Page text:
The Immanent Frame:: Book Review: Law, Authority, and Tradition

By Omar Farahat Rumee Ahmed’s Sharia Compliant: A User’s Guide to Hacking Islamic Law is a unique book in that it tackles some of the most difficult questions in the clearest and most accessible language. In doing so, it pushes us out of the comfort of our specialized research and jargon, and forces us to … Continue reading The Immanent Frame:: Book Review: Law, Authority, and Tradition

Commentary: Arbitrariness and the Burden of Proof in New Acehnese Cases of “Moral Crimes”

This post, by Waskito Jati, examines the litigation process and sentencing regime for a new type of moral crime in Aceh: khalwat (when an unmarried man and woman are secluded). This act is criminalized under the new Acehnese Islamic Criminal Law (Aceh Qanun Jinayat No. 6 of 2014). The classification of khalwat as a moral crime … Continue reading Commentary: Arbitrariness and the Burden of Proof in New Acehnese Cases of “Moral Crimes”

Commentary: The Prosecution of an Unregistered Married Couple Under the Aceh Islamic Criminal Justice System

By Waskito Jati The case of AM[1] signifies one of the repercussions of the extension of jurisdiction and authority of the sharīʿa court in Aceh. This commentary discusses the indictment of AM which shows the possible prosecution under the Acehnese codified Islamic criminal law (Aceh Qanun No. 6 of 2014) of a person who is … Continue reading Commentary: The Prosecution of an Unregistered Married Couple Under the Aceh Islamic Criminal Justice System

Contemporary Primary Sources: Jantho Sharīʿa Court Indictment for Case No. 28 of 2017: Khalwat and Ikhtilath

This indictment relates to a case involving a defendant with the initials AM who was accused of committing khalwat (being in a close proximity with a man unrelated to her by blood or marriage) and ikhtilath (physical intimacy between an unmarried man and woman). Her neighbors found her to be in close proximity in her … Continue reading Contemporary Primary Sources: Jantho Sharīʿa Court Indictment for Case No. 28 of 2017: Khalwat and Ikhtilath

Historical Primary Sources: The Governors and Judges of Egypt or Kitāb el ʿumarāʾ (el wulāh) wa Kitāb el quḍāh

In this historical text, Muḥammad b. Yūsuf al-Kindī reports that the Qaysī Arabs and Yamanī Arabs, two warring tribes, were prohibited from testifying against one another by the Egyptian judge Tawba b. Namir (115–120/733–738). Ahmed El Shamsy references this source to explore how the concern of bias due to enmity might also serve as sufficient … Continue reading Historical Primary Sources: The Governors and Judges of Egypt or Kitāb el ʿumarāʾ (el wulāh) wa Kitāb el quḍāh

Contemporary Primary Sources: Kano State v. Lami Adamu: Ruling on the High Court’s Competence to Apply the Sharia Penal Code

The respondent was charged before the High Court of Kano State for the offense of homicide under the Kano State Sharia Penal Code Law 2000. Arguing that only sharīʿa courts are competent to try offenses arising under the Sharia Penal Code, the respondent challenged the jurisdiction of the High Court to hear the matter. The … Continue reading Contemporary Primary Sources: Kano State v. Lami Adamu: Ruling on the High Court’s Competence to Apply the Sharia Penal Code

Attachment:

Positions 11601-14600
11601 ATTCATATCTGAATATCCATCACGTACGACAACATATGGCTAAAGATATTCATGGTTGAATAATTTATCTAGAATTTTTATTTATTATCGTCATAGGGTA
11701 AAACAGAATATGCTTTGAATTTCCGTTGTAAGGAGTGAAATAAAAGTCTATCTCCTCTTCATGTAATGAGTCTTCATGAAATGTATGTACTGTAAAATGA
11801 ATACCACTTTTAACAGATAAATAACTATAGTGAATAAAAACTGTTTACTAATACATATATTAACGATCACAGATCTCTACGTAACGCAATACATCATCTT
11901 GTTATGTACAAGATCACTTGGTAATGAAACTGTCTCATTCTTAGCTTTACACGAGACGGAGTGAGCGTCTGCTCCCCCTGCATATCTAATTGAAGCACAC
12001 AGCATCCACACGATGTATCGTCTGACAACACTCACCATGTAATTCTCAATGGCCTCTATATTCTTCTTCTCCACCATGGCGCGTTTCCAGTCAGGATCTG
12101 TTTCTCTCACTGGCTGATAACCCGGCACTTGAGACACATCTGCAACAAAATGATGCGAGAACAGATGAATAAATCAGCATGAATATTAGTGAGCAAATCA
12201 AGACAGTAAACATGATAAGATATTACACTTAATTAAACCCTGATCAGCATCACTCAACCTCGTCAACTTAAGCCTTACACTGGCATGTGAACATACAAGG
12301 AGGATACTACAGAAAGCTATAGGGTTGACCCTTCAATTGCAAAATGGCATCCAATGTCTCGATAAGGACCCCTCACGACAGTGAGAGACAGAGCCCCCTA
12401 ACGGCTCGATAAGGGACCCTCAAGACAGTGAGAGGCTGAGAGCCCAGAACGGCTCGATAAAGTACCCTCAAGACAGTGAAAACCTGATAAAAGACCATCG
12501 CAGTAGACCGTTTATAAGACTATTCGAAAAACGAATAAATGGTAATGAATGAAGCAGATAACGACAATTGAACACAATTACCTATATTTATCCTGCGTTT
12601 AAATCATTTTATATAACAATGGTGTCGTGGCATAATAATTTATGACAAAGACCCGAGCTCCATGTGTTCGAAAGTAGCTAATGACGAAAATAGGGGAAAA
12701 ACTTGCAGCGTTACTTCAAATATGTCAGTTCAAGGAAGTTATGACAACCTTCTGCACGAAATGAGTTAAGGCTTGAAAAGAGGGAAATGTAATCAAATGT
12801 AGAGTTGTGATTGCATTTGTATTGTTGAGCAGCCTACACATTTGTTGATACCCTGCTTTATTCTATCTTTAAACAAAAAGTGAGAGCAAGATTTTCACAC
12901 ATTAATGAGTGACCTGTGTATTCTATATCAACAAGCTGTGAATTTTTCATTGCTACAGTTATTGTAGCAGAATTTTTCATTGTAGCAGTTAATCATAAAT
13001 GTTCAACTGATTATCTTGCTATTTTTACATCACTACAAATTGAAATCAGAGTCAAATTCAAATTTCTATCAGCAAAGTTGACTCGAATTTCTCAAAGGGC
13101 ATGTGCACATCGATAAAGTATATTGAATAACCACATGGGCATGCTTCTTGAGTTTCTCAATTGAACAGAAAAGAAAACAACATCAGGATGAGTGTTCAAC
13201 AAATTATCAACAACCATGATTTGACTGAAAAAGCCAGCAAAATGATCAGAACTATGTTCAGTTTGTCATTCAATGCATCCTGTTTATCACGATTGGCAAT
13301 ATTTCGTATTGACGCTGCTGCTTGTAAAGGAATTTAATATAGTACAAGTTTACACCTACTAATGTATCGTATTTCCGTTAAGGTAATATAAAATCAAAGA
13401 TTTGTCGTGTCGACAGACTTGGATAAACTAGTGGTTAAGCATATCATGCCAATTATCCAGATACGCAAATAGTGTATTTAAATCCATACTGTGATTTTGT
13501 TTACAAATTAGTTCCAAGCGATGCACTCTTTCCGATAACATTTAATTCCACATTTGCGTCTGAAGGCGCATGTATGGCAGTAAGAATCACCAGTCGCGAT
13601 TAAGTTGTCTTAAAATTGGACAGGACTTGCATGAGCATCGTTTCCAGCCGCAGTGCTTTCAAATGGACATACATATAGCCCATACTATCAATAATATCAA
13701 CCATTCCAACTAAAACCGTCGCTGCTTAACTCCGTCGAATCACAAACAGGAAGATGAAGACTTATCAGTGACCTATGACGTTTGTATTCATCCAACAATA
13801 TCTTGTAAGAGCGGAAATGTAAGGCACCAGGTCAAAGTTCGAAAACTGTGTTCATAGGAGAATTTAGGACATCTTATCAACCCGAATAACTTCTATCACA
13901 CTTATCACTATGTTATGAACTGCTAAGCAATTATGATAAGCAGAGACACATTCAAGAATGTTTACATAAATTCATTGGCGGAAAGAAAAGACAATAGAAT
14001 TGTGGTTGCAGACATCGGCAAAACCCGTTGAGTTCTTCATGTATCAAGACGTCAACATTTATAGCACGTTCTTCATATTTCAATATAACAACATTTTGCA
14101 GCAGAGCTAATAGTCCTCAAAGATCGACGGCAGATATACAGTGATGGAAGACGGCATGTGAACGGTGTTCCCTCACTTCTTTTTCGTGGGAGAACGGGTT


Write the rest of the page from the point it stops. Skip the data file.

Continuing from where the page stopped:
Commentary: The Principle of Harmonious Interpretation and the Expansion of Federal Shariat Court Jurisdiction in Pakistan

By Noor Zafar This commentary explores the Pakistani Supreme Court's use of the principle of "harmonious interpretation" in order to expand the Federal Shariat Court's jurisdiction. In this post, I will examine a landmark case, Abdul Waheed v. Asma Jehangir, that was brought before the Pakistani Supreme Court and decided in 2004. The Court was … Continue reading Commentary: The Principle of Harmonious Interpretation and the Expansion of Federal Shariat Court Jurisdiction in Pakistan

Commentary: Religious Opinions within Civil Discourse

By Professor Mohammad Fadel (University of Toronto, Faculty of Law) In a recent attempt to control religious discourse in Egypt, the chairperson of Egypt’s Supreme Media Regulatory Council (al-majlis al-aʿlā li-tanẓīm al-iʿlām), Makram Muhammad Ahmad, announced that only 50 people would be permitted to give an opinion (fatwā) pertaining to Islamic law. According to various … Continue reading Commentary: Religious Opinions within Civil Discourse

Commentary: The US, the UK, and the Model of Competitive Equality

This commentary, by SHARIAsource U.A.E. and Malaysia editor Paul Lee, examines the U.S. and the U.K. as an example of a model of competitive equality for the regulation of sharīʿa compliance in Islamic finance. The regulation of Islamic finance has generally been an area to which Western jurisdictions have devoted limited attention, and courts and regulators have … Continue reading Commentary: The US, the UK, and the Model of Competitive Equality

Commentary: Codifying Polygamy in the 1957 Moroccan Mudawwana

In this commentary, SHARIAsource contributor Ari Schriber discusses Morocco's 1957 Personal Status Code, the country's first unified set of family law statutes. He address the provisions concerning polygamy in particular, and the government's attempts to evoke an Islamic basis for legalizing polygamy while simultaneously appearing to limit it in the name of protecting women. Read … Continue reading Commentary: Codifying Polygamy in the 1957 Moroccan Mudawwana